Acoustic Neuroma Gene
It is believed that the malfunction of a specific gene on chromosome 22 can lead to acoustic neuroma. When there are problems in this acoustic neuroma gene, a tumor can develop. At this point, it isn't known what causes the acoustic neuroma gene to lose its ability to function properly.
Acoustic neuroma research scientists believe that acoustic neuroma forms following the loss of function of a gene on chromosome 22. (A gene is a small section of DNA responsible for a particular characteristic like hair color or skin tone.)
Scientists believe that this particular acoustic neuroma gene on chromosome 22 produces a protein that controls the growth of Schwann cells. When this gene malfunctions, Schwann cell growth is uncontrolled, resulting in a tumor. Scientists also think that this gene may help control the growth of other types of tumors.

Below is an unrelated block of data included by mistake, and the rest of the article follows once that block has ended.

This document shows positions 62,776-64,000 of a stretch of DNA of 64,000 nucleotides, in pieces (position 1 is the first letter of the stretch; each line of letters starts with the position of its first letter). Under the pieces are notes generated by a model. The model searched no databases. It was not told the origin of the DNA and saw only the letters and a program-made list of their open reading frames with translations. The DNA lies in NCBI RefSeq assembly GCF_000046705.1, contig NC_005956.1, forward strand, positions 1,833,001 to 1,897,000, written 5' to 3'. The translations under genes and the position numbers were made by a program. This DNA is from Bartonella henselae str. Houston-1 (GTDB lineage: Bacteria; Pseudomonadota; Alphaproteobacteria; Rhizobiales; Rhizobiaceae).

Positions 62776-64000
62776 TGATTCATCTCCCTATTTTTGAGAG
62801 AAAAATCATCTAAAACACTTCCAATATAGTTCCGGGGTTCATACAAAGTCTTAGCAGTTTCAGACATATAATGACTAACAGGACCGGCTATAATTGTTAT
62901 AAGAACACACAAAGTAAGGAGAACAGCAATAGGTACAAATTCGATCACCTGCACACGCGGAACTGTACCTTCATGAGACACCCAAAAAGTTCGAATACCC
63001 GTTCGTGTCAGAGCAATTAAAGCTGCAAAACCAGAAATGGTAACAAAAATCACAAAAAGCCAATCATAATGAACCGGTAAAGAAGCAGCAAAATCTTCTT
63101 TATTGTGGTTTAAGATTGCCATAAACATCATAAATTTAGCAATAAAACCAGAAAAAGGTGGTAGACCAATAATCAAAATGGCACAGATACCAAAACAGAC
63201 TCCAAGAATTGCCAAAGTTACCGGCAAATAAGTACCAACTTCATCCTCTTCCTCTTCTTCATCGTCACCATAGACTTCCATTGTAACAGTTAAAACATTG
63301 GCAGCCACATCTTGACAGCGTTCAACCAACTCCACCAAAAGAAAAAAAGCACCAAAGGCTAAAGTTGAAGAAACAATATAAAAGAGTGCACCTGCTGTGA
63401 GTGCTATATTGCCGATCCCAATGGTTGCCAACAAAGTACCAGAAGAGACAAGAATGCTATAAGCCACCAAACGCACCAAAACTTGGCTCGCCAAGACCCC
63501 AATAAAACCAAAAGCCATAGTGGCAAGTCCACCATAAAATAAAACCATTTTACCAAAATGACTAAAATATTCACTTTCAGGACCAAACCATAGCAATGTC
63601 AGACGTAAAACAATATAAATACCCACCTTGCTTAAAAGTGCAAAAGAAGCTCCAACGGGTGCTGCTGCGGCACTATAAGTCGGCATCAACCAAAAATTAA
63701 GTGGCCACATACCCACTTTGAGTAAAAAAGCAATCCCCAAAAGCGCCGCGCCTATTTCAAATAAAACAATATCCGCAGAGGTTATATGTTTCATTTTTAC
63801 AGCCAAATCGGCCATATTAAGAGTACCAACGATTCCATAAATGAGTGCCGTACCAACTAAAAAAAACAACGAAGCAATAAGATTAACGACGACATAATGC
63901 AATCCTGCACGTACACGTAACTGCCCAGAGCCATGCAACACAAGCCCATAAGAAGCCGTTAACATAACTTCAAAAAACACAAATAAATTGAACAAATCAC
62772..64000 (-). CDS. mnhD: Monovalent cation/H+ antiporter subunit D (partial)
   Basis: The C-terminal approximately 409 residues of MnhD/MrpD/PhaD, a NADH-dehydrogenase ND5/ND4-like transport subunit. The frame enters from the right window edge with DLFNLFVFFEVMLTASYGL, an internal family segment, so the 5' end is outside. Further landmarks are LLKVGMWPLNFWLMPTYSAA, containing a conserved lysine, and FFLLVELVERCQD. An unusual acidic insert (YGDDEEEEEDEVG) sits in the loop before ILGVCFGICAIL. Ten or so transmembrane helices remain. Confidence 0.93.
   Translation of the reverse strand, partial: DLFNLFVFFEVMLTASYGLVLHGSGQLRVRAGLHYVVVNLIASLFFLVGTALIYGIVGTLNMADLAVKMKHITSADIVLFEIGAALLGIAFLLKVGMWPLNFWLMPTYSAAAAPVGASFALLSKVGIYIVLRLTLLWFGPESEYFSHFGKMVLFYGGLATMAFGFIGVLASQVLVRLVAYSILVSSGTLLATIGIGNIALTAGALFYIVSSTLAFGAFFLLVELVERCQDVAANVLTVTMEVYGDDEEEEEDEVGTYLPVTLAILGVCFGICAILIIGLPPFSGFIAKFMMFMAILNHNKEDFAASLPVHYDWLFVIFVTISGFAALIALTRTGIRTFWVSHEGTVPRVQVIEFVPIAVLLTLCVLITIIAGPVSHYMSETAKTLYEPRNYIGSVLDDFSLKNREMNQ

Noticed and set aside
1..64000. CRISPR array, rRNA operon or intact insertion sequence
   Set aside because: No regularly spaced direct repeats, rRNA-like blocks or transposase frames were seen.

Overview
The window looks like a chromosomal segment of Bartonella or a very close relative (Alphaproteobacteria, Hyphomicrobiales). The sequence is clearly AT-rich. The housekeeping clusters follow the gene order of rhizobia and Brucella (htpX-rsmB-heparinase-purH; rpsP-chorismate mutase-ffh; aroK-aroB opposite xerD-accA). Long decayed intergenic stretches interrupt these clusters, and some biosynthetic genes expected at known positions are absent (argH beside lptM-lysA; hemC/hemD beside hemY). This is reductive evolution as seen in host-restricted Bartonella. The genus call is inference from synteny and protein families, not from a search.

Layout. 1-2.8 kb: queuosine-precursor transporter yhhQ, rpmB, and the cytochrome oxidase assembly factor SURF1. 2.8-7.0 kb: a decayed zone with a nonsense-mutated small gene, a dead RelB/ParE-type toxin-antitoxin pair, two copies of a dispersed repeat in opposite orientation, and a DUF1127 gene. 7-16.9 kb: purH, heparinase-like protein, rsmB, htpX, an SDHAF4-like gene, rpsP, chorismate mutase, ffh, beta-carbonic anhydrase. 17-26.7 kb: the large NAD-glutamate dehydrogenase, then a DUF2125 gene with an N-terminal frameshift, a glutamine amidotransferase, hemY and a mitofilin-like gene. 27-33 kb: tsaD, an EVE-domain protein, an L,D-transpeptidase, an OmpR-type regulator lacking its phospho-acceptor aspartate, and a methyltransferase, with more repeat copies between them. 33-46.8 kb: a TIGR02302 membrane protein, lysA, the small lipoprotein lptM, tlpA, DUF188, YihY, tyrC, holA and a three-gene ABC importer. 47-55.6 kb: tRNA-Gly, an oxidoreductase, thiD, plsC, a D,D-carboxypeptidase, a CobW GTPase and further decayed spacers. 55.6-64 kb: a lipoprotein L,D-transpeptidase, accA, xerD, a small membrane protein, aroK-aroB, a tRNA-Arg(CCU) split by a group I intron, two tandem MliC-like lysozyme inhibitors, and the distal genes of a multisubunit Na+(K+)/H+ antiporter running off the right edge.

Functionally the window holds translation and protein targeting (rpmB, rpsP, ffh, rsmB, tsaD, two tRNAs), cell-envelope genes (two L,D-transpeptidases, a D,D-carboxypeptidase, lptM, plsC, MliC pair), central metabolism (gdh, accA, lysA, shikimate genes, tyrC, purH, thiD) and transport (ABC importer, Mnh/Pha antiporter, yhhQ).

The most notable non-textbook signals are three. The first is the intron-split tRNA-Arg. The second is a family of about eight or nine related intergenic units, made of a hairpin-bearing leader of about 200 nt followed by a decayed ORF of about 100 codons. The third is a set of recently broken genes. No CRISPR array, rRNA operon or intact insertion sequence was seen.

In most people with neurofibromatosis type 2, the faulty gene on chromosome 22 is inherited. For individuals with one-sided acoustic neuroma, however, some scientists hypothesize that this gene somehow loses its ability to function properly. At this point though, they do not know what causes the acoustic neuroma gene to lose its ability to function properly.